2. Always research gas prices before filling up. Petrol is insanely cheap in the US, which was one of the big arguments for driving – I’m talking at least half the price of petrol in NZ. (We were filling up our beast of an Impala/Corolla/Charger – yes, we went through three different rentals for various reasons, but all were uniformly enormous by NZ standards – for about $40). Nonetheless, you should still shop around for the best price. Even if you can’t get the GasBuddy app – I couldn’t, because of stupid App Store/Apple account country restrictions – you can still go to GasBuddy on your phone browser and use the web app to search for the cheapest gas prices near you.

3. Get a decent prepaid mobile plan (we went with T-Mobile, which included unlimited data for about $50 for a month) and use your smartphone to navigate around. We did actually opt to buy a GPS – T wanted it for the bigger screen and the dash mount – but it was cheap and crappy and annoyed the hell out of us. As a rule of thumb, I’d just go for the phone + mobile data + Google Maps.

Need ideas for the ultimate vacation? Flight Centre has you covered.

Top three Couchsurfing moments

paris by night

I have some very fond memories from abroad fuelled by Couchsurfing. The late night stroll through Paris via so many landmarks, even if was less a tour and more of a jumble; playing with Oreo, our Toronto hosts’ adorable little dog who considered our sofabed strictly her ptach; hopping on the back of a scooter with a stranger for a jaunt around some local spots in Hue. 

Related: Our first Couchsurfing experience abroad

Here, though, are the three Couchsurfing experiences that most stand out one way or another.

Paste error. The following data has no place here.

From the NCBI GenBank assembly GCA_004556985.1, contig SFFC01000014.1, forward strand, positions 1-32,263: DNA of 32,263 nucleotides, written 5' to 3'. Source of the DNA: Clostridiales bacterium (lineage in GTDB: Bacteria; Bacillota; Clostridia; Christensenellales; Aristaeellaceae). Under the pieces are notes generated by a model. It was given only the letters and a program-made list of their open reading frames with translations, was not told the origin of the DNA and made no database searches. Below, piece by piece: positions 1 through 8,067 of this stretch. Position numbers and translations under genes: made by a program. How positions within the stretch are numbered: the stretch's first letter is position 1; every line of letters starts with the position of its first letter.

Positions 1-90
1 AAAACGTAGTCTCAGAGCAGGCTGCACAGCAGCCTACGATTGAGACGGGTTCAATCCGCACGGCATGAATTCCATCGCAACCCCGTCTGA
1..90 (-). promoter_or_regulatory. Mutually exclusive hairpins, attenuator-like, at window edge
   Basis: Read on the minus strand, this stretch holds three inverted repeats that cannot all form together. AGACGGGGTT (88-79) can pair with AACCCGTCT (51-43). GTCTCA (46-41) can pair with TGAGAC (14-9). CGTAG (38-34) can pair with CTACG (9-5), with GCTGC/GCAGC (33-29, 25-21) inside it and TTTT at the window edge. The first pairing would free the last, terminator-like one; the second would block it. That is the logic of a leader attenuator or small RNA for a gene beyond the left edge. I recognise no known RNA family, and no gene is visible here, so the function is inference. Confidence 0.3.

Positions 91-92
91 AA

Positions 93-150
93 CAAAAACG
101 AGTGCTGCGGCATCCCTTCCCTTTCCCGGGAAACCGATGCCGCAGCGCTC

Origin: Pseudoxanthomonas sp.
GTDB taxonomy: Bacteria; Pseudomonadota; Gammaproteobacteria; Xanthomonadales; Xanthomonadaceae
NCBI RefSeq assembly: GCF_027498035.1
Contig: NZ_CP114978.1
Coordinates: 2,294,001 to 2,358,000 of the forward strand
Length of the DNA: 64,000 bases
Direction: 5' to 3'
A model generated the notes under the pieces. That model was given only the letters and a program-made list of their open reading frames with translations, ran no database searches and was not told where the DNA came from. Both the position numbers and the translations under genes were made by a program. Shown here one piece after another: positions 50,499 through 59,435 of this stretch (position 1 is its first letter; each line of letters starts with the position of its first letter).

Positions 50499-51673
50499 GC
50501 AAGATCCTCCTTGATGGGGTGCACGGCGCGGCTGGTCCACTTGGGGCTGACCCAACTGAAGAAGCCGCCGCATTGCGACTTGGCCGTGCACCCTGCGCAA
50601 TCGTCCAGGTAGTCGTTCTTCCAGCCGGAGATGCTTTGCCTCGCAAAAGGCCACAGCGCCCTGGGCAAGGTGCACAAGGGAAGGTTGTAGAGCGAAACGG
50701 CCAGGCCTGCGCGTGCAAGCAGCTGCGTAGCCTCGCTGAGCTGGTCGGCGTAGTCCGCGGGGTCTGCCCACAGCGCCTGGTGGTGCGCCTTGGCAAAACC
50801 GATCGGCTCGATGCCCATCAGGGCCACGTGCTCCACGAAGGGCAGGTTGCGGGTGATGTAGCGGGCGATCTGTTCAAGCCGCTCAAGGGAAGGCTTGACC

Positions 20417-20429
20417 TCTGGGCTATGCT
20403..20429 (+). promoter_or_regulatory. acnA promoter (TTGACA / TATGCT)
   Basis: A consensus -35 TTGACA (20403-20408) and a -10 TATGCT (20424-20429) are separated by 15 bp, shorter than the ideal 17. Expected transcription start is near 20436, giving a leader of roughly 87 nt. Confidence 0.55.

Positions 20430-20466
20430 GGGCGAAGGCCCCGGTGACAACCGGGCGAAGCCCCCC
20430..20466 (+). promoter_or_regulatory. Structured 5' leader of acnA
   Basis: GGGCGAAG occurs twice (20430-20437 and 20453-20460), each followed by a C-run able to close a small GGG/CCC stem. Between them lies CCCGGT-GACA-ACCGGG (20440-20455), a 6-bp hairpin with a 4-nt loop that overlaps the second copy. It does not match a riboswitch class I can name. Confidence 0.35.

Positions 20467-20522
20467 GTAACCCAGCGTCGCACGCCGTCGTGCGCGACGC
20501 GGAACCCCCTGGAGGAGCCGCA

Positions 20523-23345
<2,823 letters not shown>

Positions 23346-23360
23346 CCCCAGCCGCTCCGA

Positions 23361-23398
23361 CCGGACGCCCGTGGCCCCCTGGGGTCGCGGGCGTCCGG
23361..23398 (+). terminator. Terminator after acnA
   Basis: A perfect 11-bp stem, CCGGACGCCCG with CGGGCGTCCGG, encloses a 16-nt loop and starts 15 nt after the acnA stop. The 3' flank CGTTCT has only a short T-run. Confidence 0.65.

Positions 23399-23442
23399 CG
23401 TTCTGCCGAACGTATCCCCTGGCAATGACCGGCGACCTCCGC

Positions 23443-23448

Our first surfing experience

Our first experience as surfers (not hosts) was with a European expat in Bangkok. Getting there was a total headache; I put our taxi driver on the phone with her (I think he thought she was a hotelier) but that didn’t seem to help.

She kept telling me I had to convince him to stop at a 7/11 or similar, as everyone in the area knew her apartment complex, but outsiders don’t. (If you haven’t been to Bangkok, 7/11s are literally everywhere.) I honestly don’t know how we made it, because our driver was not keen on that idea, but eventually we stumbled upon the right place thanks largely to dumb luck.

Then he refused to accept my 1000 baht note, so he drove me back to a 7/11 so I could buy something to break the note and pay him. Later, I realised I no longer had my change and concluded I must have dropped it in the backseat. Talk about throwing money away.

The other problem was the fact that our host was sick. She’d just come down with a cold and thus had turned her air conditioning off. In Bangkok, that isn’t just uncomfortable – it’s unbearable. We were drenched in sweat within minutes and the second night T opted to sleep outside on the balcony.

Good story now, but kind of a hassle at the time. 

Related: Unexpected benefits of couchsurfing (as a host)

Our first Couchsurfing meetup

Lot of cities with an active Couchsurfing community have a regular weekly meetup. Local members host, usually at a bar, and visitors turn up. 

Hanoi is one of these cities, and it turned out that the regular meetup was on during first night in town. We turned up expecting to meet a ton of other backpackers; instead we walked into a den of eager Vietnamese youth all clamouring to practise English with foreigners. It was a blast, just not quite what we were prepared for!

The next day I went exploring in Hanoi with some of our new buddies and one French couchsurfer (one of the few non-locals who turned up later that evening). They took us on a walking tour around the sights and are my Facebook friends today.